Bruce Grant is Professor and Chair of Anthropology at New York University. A specialist on cultural politics in the former Soviet Union, he has done fieldwork in both Siberia and the Caucasus. He is author of In the Soviet House of Culture: A Century of Perestroikas (Princeton 1995), a study of the Sovietization of an indigenous people on the Russian Pacific coast, and winner of the Prize for Best First Book from the American Ethnological Society; as well as The Captive and the Gift: Cultural Histories of Sovereignty in Russia and the Caucasus (Cornell 2009), on the making of the Caucasus in the Russian popular imagination. He was co-editor of Caucasus Paradigms: Anthropologies, Histories, and the Making of a World Area (LIT 2007) and The Russia Reader: History, Culture, Politics (Duke 2010). His current research explores the early twentieth-century, pan-Caucasus journal Molla Nasreddin (1905-1931) as an idiom for rethinking contemporary Eurasian space and authoritarian rule within it.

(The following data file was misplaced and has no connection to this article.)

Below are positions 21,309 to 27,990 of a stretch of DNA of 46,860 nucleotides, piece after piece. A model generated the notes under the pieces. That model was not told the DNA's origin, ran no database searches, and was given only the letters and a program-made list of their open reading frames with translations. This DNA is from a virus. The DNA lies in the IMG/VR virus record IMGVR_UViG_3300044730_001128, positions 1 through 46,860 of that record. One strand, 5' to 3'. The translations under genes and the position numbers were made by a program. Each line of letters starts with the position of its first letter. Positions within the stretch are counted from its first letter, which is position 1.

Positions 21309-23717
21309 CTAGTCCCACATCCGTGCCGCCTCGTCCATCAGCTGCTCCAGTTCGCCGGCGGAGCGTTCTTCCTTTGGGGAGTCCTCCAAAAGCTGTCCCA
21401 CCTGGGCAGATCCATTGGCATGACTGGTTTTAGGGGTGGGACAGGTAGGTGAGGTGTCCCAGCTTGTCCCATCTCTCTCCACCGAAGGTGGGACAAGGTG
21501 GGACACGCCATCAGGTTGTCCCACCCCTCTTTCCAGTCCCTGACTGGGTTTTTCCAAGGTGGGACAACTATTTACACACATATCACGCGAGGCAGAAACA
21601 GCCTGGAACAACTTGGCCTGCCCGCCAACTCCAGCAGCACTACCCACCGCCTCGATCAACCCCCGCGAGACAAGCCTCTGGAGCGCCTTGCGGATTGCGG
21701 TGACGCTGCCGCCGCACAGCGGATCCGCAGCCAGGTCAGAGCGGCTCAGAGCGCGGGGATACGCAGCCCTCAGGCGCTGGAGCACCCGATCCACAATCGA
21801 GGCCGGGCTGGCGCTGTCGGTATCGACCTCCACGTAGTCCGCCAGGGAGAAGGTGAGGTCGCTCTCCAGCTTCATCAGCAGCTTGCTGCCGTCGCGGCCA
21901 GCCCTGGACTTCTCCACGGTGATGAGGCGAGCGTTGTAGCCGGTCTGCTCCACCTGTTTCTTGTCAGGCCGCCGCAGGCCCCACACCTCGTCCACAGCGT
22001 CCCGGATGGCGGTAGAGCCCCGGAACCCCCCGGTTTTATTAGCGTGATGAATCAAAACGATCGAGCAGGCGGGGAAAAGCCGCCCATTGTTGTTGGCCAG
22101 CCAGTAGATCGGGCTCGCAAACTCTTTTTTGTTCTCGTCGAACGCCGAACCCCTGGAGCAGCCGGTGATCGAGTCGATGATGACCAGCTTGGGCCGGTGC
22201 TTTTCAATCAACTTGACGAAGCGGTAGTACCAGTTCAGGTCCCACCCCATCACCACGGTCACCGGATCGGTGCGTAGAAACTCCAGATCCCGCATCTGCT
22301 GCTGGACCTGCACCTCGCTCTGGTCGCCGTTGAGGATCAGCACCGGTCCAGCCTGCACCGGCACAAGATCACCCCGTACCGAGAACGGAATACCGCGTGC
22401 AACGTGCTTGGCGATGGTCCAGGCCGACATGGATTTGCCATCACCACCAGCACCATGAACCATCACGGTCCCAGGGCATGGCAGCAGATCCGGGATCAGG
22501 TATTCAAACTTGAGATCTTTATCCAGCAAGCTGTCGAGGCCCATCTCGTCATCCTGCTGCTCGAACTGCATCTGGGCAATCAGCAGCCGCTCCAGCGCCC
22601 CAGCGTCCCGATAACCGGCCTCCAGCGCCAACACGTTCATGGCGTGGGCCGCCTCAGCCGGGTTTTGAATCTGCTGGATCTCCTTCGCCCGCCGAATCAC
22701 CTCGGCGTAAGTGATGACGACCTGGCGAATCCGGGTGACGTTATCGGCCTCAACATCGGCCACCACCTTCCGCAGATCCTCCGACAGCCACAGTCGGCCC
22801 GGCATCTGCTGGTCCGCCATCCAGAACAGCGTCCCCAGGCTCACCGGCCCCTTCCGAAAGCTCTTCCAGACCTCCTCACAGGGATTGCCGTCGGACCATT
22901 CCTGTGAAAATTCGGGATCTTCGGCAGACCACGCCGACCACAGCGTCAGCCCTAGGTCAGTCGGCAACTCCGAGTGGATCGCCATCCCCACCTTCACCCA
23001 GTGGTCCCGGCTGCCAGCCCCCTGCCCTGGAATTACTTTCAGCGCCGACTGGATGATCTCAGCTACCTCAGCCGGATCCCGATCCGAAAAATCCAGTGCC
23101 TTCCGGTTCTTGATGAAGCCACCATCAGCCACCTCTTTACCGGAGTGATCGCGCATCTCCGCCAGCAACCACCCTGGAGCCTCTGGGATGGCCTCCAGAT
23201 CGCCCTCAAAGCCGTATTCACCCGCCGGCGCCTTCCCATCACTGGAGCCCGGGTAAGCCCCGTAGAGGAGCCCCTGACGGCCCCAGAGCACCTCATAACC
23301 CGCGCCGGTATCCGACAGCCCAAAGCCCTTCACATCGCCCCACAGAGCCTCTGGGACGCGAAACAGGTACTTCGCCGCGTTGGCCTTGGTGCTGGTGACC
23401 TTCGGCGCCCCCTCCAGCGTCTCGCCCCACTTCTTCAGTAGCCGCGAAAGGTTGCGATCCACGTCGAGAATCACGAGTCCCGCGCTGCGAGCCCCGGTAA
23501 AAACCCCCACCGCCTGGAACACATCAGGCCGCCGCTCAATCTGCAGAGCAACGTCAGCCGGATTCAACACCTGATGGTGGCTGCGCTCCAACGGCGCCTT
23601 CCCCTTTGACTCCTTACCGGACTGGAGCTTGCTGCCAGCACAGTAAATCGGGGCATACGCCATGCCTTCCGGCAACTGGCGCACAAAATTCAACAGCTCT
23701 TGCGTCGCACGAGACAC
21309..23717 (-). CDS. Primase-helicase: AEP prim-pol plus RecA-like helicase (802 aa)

He has been the recipient of grants from the American Philosophical Society, the American Council of Learned Societies, the John Simon Guggenheim Foundation, NCEEER (the National Council for East European and Eurasian Research), NEH, NSF, and the Wenner-Gren Foundation for Anthropological Research. He is a recent past president of the Society for Cultural Anthropology, interdisciplinary wing of the American Anthropological Association; and ASEEES, the Association for Slavic, East European, and Eurasian Studies.